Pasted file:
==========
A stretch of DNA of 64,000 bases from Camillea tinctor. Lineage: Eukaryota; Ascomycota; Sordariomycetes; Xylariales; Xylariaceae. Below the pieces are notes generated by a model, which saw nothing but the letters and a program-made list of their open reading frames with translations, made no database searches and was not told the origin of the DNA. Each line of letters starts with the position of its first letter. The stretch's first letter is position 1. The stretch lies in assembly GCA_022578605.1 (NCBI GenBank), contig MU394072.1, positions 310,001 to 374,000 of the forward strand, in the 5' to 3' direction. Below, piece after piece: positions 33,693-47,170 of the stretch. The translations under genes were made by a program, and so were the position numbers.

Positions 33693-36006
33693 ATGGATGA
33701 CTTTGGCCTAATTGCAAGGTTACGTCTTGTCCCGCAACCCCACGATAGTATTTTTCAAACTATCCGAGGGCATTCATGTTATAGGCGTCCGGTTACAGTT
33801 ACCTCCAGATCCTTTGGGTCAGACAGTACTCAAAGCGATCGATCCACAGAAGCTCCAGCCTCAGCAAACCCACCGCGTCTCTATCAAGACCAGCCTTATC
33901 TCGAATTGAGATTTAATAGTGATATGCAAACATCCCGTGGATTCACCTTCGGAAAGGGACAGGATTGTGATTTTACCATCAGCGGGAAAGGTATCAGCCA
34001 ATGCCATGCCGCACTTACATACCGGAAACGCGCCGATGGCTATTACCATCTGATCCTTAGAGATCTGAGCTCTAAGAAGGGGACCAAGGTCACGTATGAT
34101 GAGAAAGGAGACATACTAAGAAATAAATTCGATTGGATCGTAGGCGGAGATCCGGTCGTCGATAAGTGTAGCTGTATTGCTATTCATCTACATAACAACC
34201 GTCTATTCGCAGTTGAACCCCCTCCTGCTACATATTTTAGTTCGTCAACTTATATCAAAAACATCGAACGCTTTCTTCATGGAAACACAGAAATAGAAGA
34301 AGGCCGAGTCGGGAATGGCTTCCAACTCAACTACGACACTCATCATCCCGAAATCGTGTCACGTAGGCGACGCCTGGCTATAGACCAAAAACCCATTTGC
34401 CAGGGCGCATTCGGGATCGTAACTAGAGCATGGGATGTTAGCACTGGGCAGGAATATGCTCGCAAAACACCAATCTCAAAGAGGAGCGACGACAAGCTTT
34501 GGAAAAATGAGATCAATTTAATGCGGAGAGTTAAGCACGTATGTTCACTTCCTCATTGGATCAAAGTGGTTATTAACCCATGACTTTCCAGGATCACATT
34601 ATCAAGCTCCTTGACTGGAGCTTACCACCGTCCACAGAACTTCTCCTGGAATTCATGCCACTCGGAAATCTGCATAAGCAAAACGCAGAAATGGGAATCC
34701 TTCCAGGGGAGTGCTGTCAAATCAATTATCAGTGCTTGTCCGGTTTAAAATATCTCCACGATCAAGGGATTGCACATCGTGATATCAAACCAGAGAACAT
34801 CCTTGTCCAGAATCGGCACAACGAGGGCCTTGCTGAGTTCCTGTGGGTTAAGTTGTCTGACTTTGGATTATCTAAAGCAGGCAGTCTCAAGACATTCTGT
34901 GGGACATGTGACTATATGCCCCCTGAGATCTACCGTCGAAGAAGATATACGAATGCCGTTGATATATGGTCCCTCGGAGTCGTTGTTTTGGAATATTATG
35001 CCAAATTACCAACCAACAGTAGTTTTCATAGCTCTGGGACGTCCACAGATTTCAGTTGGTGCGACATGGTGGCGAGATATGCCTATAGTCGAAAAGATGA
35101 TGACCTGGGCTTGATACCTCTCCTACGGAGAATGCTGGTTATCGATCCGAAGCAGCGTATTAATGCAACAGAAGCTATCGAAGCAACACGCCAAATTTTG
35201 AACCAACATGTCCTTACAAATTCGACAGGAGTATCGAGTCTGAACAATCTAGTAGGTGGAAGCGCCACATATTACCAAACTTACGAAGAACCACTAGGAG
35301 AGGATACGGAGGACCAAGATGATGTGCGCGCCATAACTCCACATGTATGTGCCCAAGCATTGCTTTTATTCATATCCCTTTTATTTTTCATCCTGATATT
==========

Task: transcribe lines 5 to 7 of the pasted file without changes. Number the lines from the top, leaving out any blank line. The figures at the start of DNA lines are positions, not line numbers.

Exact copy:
33801 ACCTCCAGATCCTTTGGGTCAGACAGTACTCAAAGCGATCGATCCACAGAAGCTCCAGCCTCAGCAAACCCACCGCGTCTCTATCAAGACCAGCCTTATC
33901 TCGAATTGAGATTTAATAGTGATATGCAAACATCCCGTGGATTCACCTTCGGAAAGGGACAGGATTGTGATTTTACCATCAGCGGGAAAGGTATCAGCCA
34001 ATGCCATGCCGCACTTACATACCGGAAACGCGCCGATGGCTATTACCATCTGATCCTTAGAGATCTGAGCTCTAAGAAGGGGACCAAGGTCACGTATGAT